Do you believe in UFO's? I'm still on the fence, to be honest. It's like ghosts and mediums and crop circles ... I'm sure that 99% of them are all hoaxes but some of them just seem totally strange and inexplicable. Even if just 1% can't be explained away, that's still a lot of incidents that still have no rational explanation. When I saw that there were two UFO books up for review, I decided to request them to see if they'd help me make my mind up either way.
First up was Midwest UFOs and Beyond by Tom Baker (does it make it extra freaky that he shares his name with one of the Dr Who actors ?!). Tom Baker is a believer, but he is also very objective and says from the off that many UFO stories aren't true - they may be deliberate hoaxes or hallucinations or genuine mistakes. But even these non-stories make interesting reading so he includes some of them in his book.
What seemed a bit strange to me was that for the first six chapters, there is no focus at all on the Midwest. The author takes a look at UFOs in ancient history and the very dawn of tales of aliens. This got a bit heavy-going in parts and I would have preferred to jump straight in with the "tales of the unexpected" from the Midwest that I was looking forward to discovering. From Chapter 6 onwards, he does deliver though, and a large catalogue of unexplainable incidents, from strange flashing lights to full on encounters and even alien abductions, follows. They're presented in a very concise, factual manner, reading almost like police reports or "in brief" newspaper articles, all with dates and places. Some are only a short paragraph, others extend over a couple of pages, but we are given the bare bones - there is no story-telling and scene-setting, so it's up to you to take the facts and decide what you want to believe. I did feel that I would have liked a bit more fleshing out and atmospheric descriptions to get me in the right mood and mindset, maybe even a few photos. If you live in the Midwest, it's probably more interesting because you would know some of the place names, but I did start to lose interest towards the end.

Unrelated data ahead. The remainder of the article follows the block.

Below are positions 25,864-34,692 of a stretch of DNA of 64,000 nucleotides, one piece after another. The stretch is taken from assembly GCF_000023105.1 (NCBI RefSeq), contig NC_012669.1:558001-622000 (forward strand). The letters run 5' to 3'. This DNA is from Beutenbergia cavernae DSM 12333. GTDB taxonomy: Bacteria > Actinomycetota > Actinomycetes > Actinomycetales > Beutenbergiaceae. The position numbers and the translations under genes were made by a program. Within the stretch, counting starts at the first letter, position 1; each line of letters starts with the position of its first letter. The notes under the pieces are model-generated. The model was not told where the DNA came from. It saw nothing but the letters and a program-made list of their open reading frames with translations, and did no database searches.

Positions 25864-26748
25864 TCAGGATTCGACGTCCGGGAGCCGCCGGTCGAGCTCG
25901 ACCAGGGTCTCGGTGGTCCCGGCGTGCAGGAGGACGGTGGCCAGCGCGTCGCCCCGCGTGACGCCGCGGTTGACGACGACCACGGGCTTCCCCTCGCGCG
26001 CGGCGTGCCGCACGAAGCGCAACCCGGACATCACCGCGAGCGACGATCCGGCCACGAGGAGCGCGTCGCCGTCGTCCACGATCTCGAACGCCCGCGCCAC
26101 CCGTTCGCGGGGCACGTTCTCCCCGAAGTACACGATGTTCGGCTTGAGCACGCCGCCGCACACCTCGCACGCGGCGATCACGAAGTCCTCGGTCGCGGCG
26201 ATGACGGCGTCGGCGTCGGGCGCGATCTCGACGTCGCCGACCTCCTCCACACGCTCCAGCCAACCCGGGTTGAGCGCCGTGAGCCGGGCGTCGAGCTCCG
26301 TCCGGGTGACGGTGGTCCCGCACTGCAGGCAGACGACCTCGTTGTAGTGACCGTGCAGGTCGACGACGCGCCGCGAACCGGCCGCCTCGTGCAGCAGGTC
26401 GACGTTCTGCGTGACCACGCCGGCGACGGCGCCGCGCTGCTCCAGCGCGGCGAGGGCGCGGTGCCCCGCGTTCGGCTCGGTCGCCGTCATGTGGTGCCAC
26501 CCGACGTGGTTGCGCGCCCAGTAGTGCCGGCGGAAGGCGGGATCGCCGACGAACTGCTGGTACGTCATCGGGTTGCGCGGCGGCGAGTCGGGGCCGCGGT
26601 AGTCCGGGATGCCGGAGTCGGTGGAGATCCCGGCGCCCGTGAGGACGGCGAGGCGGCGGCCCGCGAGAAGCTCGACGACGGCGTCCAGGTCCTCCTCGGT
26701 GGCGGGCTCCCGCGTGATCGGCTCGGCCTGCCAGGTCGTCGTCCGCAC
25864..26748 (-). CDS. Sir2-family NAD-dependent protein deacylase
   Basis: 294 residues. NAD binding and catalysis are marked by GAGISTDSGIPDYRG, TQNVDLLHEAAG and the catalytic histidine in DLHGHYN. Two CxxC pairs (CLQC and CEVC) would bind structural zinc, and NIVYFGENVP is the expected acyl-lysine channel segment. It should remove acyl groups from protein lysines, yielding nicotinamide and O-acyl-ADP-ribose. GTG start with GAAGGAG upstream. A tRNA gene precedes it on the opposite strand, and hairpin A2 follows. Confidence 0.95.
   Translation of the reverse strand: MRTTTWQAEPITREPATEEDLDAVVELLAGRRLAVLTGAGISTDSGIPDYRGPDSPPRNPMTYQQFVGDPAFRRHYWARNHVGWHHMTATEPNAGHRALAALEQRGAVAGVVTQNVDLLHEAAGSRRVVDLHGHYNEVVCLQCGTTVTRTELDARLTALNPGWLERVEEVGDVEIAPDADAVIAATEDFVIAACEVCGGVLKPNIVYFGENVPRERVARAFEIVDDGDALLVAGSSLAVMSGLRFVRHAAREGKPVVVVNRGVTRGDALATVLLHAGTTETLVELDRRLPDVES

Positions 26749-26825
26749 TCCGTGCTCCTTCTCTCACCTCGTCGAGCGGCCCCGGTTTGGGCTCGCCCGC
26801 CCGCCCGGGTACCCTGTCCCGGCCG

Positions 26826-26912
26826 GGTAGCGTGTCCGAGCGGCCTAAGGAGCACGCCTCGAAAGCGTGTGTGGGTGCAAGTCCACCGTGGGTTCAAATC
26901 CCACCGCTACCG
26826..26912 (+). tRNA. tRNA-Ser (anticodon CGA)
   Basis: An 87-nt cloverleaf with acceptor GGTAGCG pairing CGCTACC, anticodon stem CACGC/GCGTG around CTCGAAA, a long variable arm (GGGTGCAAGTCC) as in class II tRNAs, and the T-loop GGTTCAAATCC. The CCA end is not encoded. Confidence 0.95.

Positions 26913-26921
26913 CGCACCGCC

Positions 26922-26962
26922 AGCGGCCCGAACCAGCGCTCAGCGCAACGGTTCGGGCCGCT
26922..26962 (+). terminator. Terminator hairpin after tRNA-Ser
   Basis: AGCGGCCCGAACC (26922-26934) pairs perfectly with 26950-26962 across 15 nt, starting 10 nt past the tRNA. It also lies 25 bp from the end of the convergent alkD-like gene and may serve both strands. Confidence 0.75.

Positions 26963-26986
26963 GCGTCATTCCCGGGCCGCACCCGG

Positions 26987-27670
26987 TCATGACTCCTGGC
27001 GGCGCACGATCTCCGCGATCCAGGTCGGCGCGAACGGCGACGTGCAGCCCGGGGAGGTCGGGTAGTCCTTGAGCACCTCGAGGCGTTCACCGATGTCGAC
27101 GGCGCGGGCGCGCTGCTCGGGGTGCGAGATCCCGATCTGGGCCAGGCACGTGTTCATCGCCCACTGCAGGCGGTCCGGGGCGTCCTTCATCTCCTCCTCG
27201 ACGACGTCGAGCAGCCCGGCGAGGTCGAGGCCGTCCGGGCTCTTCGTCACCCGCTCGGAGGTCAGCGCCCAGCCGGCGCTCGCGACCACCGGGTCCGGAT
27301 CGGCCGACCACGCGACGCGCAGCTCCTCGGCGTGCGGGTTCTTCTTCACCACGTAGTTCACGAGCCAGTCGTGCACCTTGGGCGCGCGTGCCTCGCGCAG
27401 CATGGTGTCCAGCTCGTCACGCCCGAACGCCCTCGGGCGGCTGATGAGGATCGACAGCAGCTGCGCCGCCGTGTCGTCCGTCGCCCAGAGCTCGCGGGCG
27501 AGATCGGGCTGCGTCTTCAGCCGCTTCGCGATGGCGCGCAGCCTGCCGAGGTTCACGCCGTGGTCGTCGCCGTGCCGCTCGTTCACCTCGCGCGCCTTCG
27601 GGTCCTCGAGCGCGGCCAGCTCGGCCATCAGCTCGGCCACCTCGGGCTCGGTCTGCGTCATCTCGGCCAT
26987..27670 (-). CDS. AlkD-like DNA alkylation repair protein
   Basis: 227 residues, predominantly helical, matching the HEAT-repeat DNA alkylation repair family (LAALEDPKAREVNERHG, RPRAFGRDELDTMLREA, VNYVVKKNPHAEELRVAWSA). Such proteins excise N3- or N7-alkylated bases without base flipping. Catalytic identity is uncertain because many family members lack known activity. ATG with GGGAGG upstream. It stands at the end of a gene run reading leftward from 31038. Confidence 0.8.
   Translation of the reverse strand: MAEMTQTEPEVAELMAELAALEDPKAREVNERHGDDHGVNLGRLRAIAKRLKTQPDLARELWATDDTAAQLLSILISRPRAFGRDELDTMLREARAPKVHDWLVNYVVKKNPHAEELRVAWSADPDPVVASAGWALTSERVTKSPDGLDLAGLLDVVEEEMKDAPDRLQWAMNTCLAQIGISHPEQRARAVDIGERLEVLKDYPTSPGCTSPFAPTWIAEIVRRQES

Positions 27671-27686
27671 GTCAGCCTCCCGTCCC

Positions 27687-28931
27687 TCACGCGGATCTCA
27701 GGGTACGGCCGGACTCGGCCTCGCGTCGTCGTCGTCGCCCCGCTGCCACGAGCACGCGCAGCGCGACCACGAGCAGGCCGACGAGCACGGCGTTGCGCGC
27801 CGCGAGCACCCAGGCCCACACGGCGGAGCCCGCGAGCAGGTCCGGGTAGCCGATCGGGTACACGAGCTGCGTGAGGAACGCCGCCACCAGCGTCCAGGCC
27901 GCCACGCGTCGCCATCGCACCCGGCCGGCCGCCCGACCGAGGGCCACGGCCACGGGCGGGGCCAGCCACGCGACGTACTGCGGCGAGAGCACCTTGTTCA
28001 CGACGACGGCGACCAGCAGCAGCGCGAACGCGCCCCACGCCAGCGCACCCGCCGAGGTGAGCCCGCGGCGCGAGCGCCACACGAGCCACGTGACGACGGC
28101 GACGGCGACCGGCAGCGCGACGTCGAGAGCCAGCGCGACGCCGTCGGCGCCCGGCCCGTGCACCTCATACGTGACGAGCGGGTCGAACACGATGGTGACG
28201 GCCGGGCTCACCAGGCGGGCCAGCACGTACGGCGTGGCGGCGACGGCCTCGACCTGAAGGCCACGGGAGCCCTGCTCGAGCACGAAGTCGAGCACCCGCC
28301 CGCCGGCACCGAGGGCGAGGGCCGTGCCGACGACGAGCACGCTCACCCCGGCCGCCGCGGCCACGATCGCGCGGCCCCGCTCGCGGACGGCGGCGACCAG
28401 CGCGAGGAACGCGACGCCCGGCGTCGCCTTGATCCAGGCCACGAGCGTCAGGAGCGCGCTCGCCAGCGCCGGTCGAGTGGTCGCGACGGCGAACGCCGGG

By contrast, UFOs Above PA by Gerard J. Medvec and Mark Sarro goes more the other way. We get the photos (not of anything even vaguely extraterrestrial but the locations they reportedly took place in) and longer stories, covering a few pages each, adding atmospheric descriptions of feelings and personal background. The authors take us by the hand and bring us into their world of believers, rather than leaving us at the door to decide whether or not to enter. I would have liked more precise detail about when and where the different incidents took place though. In this book, the authors clearly state that they present nothing but the true UFO stories that they believe in, anything that seems like a hoax is filtered out. They do have an interesting point too - as they say, UFO's, as the term is properly intended, DEFINITELY do exist, there is absolutely no doubt that certain flying objects remain unidentified, but that doesn't necessarily mean that they are in the slightest other-worldly or extra-terrestrial.
So there you have it. Do I believe any more now than when I started? In a word, no. Some of the stories seem so bizarre that they're almost laughable, resembling a low budget 1950's sci-fi movie. But others, often the less impressive, more discreet ones, do give you food for thought. I think you definitely need to be at least an open-minded sceptic to really appreciate the books.
MIDWEST UFOS & BEYOND Paperback – 28 Jul 2013 - by Tom Baker (Author)
RRP : £13.99
UFOS ABOVE PA Paperback – 28 Jun 2013 - by Gerard J. Medvec (Author), Mark Sarro (Author)
RRP : £13.99
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